"A moveable host of metaphors, metonomies, and anthropomorphisms:" The Wondrous World of the English Taxidermist Walter Potter

2 July 1835, the English taxidermist Walter Potter was born in Bramber, Sussex.

“What then is truth? A moveable host of metaphors, metonomies, and anthropomorphisms: in short, a sum of human relations which have been poetically and rhetorically intensified, transferred, and embellished, and which, after long usage, seem to a people to be fixed, canonical, and binding. Truths are illusions which we have forgotten are illusions; they are metaphors that have become worn out and have been drained of sensuous force,” (Friedrich Nietzsche)


A detail from "A Guinea Pig’s Cricket Match", the critters’ band striking up a tune*


They say that travels broaden the mind. Conversely, this means that staying at home narrows the said cognitive faculty. Or, at the very least, the general process of broadening might take some rather tangled paths. And this is what obviously had happened with the homebody Walter Potter who never left his native Sussex. Nevertheless, Mr Potter became one of the kings of Victorian whimsy. That he more or less grew up in the local pub might have helped things whimsicality-wise and at the age of 15, he found his true calling: taxidermy. He stuffed his own canary. Five years later, Potter created his first major diorama, populated with taxidermied local domestic and rural small game, picturing “The Death and Burial of Cock Robin” along the lines of a rather morbid British nursery rhyme. And Walter Potter would stay true to this calling for the rest of his long life, spent in his hometown Bramber, making his parents’ White Lion pub a museum, filled to the rim with his dioramas full of birds and rats and rabbits, mice and guinea pigs, kittens and whatever dead animal he could lay on, taxidermied and mimicking human life.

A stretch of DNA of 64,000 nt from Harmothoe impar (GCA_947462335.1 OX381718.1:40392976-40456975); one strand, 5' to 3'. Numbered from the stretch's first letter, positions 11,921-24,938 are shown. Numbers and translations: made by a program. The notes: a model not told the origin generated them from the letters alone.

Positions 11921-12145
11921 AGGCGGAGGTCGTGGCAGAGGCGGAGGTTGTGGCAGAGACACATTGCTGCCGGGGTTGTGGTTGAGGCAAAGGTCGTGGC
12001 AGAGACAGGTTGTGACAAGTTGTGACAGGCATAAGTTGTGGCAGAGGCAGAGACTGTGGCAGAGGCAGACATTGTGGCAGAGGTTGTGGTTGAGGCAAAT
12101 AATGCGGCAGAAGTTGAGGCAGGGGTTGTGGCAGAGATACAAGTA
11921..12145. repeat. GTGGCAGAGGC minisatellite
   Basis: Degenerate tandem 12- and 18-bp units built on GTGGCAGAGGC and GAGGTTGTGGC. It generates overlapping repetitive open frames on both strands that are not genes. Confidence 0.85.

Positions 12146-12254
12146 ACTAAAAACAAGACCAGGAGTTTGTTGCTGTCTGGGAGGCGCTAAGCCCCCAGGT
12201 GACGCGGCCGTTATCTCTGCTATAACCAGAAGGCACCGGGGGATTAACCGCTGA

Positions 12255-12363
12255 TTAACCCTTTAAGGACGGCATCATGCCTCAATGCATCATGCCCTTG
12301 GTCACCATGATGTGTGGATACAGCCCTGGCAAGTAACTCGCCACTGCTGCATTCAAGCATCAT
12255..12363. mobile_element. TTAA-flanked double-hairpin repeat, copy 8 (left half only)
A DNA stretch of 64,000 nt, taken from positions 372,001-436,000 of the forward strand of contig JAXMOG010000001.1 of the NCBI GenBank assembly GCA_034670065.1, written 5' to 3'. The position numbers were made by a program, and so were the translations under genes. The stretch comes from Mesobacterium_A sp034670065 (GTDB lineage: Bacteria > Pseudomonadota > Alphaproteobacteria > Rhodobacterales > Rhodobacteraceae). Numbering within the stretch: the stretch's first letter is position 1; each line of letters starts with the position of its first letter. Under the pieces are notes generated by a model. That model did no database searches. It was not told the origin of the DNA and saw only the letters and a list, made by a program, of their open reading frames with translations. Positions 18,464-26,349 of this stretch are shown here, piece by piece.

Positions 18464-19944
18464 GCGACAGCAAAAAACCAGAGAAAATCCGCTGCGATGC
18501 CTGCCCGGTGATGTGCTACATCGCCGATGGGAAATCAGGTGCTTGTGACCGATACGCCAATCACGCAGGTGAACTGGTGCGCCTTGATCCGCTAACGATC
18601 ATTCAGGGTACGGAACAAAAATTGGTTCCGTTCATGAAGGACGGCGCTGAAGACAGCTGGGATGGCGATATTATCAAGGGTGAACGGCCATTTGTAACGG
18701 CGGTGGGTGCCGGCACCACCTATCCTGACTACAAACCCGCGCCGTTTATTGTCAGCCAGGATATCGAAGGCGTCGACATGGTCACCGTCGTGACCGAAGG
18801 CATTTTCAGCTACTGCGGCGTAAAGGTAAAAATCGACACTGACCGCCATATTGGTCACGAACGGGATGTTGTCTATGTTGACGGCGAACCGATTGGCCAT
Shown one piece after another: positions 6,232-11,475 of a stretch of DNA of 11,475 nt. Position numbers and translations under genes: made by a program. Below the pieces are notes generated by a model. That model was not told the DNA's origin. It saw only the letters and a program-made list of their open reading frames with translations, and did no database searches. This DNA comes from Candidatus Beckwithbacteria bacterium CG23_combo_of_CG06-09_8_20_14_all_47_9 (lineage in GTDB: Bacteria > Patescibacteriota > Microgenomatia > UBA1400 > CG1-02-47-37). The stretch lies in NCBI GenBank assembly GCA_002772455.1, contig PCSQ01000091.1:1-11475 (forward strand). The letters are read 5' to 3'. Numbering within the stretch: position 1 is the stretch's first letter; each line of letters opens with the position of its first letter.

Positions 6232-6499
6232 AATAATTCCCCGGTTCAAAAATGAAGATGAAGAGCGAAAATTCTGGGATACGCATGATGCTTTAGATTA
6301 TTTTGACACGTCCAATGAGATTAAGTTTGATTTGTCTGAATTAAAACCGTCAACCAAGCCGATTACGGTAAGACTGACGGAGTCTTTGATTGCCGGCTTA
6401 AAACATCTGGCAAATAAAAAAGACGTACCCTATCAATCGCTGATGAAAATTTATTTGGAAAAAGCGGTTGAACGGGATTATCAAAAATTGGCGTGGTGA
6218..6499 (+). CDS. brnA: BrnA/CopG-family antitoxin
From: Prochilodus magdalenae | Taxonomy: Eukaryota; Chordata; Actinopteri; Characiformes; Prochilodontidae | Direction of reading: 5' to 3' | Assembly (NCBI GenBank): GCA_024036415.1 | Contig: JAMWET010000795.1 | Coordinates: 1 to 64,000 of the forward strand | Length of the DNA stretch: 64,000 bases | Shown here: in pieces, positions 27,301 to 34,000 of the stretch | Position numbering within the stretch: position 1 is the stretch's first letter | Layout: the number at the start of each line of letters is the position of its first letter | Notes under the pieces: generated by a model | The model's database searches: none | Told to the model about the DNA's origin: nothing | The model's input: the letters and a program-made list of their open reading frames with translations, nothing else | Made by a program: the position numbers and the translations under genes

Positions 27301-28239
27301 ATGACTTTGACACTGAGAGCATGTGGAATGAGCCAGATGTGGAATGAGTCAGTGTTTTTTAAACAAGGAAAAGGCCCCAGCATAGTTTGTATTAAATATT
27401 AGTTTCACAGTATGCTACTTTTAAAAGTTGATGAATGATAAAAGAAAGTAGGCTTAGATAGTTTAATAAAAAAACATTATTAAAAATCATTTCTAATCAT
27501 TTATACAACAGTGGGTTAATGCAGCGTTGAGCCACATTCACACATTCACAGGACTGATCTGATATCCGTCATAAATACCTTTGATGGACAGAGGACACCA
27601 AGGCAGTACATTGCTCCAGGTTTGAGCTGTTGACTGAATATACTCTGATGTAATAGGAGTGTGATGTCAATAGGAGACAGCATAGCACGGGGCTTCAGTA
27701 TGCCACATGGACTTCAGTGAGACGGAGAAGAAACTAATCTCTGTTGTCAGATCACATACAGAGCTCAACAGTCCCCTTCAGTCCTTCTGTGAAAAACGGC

Walter Potter's "The Death and Burial of Cock Robin"*


"Mr Potter's Museum of Curiosities" certainly hit a nerve of the audience in the United Kingdom of the Victorian Age, Potter could make a living from exhibiting his creations, was married, had three children and died at the age of 82 in 1918. And even if the Britain of the Roaring Twenties had neither the mind nor the taste for Victorian and Edwardian follies anymore, the little shop of horrors of Mr Potter existed until the 1970s after his grandson had died and the family decided to sell the collection. It ended up in the “Jamaica Inn” of Daphne-du-Maurier-fame in Cornwall, as if the place, reputedly one of the most haunted spots in Britain, wasn’t spooky enough already. The collection finally went under the hammer in 2003 and is scattered to the four winds today, with each of Potter’s tableaux having achieved considerable prices and artist Damien Hirst’s offer of £1m for the whole collection was somehow ignored. Thus, one can marvel today in the #wunderkammer at the Victorian whimsy of Walter Potter and his eerily weird and wonderful creations of a kitten wedding, rabbits at grammar school and squirrels playing cards in their little rodents’ pub.


Walter Potter's "Rabbit School"